A complaints body for broadcasting at last

BY Hoot editorial| IN Law and Policy | 19/02/2011
This Council is meant to make private sector broadcasting more accountable and the big question is whether the Government will bring Prasar Bharati under its ambit. It should.
A HOOT editorial looks at the two decades it has taken to give citizens a complaints mechanism in a country awash with TV channels. Pix: Ambika Soni
In 1990, when the government passed the Prasar Bharati Act it provided for a Broadcasting Council which would take complaints  from the public regarding any programme or broadcast by Prasar Bharati. It was to be headed by a president who would be an eminent citizen, and have ten other members four of whom would be members of Parliament. Seven years later when this Act was finally notified by another governmentthe Broadcasting Council was dropped. Thereafter many regulatory formulations pertaining to private sector broadcasting have been attempted but none fructified, nor  resurrected  in their drafts the idea of a complaints council. One wonders why—it is the simplest and most doable of accountability mechanisms.
Twenty years later a Congress government has now announced that it is the process of setting up such a council, called the National Broadcasting Content Complaints Council which would have 13 members. It is to be headed by a retired Supreme Court judge, or by a former chief justice of a High court. It will not have members of parliament on it, but 12 other members consisting of four members of the broadcasters, four representatives of civil society and one representative each from National Commision on Women, the National Commission for the Protection of Child Rights, the National Commission for SC/ST and fourthly, a representative of the National Commission of the affected party, whatever than means.
This Council is meant to make  private sector broadcasting more accountable and the big question is whether the Government will bring  Prasar Bharati under its ambit. It should.
Though technically the cabinet still has to approve it, hats off to Ambika Soni, she is actually pushing through a measure which will give viewers and those affected by TV broadcasts some modicum of control over what is dished out to them by broadcasters.  Something numerous information and broadcasting ministers who preceded her did not do.
We have to see how much care goes into making this a reality. Will it be speedily constituted, and will it have rules which make it easy for the public to file complaints? Will there be a time bound procedure for disposal of these? Will the justice meted out be reasonably swift? The original broadcasting council had a provision for regional councils. Considering the kind of stuff that goes on air in many states, including on the news channels, regional councils too need to be quickly provided for.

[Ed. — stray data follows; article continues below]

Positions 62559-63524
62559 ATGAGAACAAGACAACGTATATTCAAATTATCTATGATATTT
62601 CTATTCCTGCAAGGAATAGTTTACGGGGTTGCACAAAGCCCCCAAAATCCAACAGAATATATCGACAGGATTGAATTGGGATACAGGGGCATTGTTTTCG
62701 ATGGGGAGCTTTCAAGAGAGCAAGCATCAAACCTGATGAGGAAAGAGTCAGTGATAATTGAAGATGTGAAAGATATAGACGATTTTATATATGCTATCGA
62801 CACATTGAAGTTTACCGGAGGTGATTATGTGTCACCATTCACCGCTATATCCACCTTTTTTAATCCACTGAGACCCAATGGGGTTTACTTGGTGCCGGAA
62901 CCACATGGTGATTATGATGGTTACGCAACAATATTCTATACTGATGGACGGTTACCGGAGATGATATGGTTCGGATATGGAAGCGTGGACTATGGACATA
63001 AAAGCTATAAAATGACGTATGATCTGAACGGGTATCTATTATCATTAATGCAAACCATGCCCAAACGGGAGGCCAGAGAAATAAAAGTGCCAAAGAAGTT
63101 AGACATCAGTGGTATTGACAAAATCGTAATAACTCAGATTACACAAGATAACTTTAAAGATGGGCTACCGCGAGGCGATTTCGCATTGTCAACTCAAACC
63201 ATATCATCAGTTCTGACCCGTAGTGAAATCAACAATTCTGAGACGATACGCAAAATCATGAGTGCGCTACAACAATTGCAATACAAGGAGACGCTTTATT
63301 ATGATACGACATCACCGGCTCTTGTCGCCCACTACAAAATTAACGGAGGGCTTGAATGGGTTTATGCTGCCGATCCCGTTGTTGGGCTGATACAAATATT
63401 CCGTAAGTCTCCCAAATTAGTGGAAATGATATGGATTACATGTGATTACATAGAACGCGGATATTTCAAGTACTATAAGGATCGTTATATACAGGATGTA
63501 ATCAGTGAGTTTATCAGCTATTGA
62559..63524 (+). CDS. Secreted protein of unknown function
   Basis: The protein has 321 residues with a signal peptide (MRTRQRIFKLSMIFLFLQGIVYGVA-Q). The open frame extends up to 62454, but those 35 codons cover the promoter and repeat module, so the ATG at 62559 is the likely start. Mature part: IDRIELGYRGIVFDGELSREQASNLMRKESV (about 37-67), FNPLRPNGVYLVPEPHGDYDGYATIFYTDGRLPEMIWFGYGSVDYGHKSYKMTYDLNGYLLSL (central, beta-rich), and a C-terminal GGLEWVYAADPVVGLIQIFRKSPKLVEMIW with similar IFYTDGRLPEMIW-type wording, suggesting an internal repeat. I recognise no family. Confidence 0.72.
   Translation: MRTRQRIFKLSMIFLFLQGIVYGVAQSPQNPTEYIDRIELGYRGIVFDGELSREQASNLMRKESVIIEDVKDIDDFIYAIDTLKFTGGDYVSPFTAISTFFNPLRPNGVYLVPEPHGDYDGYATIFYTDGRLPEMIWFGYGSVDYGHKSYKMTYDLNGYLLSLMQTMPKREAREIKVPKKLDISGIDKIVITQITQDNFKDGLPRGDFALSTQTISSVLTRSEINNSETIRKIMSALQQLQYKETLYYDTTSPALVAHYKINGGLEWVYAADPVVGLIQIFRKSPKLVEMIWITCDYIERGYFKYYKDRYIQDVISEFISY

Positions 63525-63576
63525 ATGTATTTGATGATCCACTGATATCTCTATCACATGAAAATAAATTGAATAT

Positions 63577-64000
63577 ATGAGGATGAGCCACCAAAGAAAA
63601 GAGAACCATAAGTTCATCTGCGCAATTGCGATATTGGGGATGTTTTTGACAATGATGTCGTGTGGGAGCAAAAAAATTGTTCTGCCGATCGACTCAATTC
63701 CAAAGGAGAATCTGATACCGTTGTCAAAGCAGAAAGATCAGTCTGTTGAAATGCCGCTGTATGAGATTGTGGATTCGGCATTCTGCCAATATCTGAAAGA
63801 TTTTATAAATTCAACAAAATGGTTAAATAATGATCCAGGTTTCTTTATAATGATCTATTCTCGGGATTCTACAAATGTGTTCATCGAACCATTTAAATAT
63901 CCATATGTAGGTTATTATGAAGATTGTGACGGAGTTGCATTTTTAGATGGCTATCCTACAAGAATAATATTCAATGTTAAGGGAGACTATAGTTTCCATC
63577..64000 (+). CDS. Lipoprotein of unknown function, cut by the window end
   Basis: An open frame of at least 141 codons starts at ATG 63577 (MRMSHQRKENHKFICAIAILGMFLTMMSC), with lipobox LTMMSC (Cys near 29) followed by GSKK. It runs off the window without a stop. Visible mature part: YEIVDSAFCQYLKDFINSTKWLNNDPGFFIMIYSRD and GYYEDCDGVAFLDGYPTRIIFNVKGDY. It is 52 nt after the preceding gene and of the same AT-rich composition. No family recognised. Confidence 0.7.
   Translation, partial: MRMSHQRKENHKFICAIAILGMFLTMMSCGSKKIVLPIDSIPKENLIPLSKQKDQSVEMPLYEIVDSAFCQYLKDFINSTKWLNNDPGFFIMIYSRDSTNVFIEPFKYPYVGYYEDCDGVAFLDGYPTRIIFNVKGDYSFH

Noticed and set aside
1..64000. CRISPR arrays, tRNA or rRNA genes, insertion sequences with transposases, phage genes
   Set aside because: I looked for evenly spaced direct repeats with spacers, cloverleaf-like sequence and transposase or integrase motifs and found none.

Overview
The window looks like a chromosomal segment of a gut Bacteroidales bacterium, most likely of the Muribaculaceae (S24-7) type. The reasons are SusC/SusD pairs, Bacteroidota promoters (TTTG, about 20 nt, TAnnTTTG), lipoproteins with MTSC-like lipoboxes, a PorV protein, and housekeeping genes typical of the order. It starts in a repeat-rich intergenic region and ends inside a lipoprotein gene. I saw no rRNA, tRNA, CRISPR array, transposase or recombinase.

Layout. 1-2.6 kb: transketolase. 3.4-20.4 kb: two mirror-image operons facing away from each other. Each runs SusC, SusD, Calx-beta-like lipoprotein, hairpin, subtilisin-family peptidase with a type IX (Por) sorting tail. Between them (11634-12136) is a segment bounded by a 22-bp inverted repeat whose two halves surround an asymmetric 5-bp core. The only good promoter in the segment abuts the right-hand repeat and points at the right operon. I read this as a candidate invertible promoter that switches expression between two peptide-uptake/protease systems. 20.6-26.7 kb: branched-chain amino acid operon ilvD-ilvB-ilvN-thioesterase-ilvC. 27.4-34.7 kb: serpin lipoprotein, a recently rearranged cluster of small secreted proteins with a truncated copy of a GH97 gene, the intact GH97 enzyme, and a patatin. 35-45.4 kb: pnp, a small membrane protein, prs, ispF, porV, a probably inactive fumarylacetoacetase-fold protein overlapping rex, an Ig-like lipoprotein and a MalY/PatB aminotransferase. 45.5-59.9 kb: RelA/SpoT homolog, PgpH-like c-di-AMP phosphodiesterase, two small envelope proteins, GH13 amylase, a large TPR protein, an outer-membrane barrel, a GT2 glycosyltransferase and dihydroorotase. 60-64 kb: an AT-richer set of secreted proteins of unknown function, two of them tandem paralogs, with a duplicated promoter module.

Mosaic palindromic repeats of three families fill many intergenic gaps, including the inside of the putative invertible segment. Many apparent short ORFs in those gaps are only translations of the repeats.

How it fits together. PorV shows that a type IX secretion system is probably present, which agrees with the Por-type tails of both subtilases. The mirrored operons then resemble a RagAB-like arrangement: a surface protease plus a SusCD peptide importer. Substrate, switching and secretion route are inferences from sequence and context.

The two decades which have passed might have saved many victims of television excesses some anguish had this kind of a court of appeal been put in place earlier. Mrs Soni has said that they were compelled to do this because the sector had become so huge and impossible to regulate centrally, that self regulation was the only option.  This will form a two tier system, the first being the self regulation that the News Broadcasting Standards Authority is already doing. The Indian Broadcasting Federation will  take complaints on the entertainment sector. Under the redressal mechanism, the viewers can address their grievances to the broadcaster or the channel in the first place. If the viewer is not satisfied with the channel’s response, then he/she can lodge a complaint with the redressal committee.
The Complaints Council presumably will function as higher court of appeal. It is not clear yet whether complaints can be filed with it directly, or only after the self regulatory mechanism has failed to deliver.  
Mature democracies with free media do not need ministries of information and broadcasting. They need regulators to set broad rules and see that people play by them. Since empowering a broadcasting regulator is a challenge which has eluded government after government, the current one seems to be saying that they have given up the idea and settled for a complaints council instead. Whether it will be cumbersome or effective depends on the people nominated to it, and the mechanisms designed for it.
As for why we need it, you only have to look around. At the voyeurism displayed over murder cases and celebrity suicides, at the blood and gore satellite news channels are not averse to showing. At the media trials which abound, wrecking reputations. Citizens in India have begun to require protection from what television channels can do to them.
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The new term for self censorship is voluntary censorship, as proposed by companies like Netflix and Hotstar. ET reports that streaming video service Amazon Prime is opposing a move by its peers to adopt a voluntary censorship code in anticipation of the Indian government coming up with its own rules. Amazon is resisting because it fears that it may alienate paying subscribers.                   

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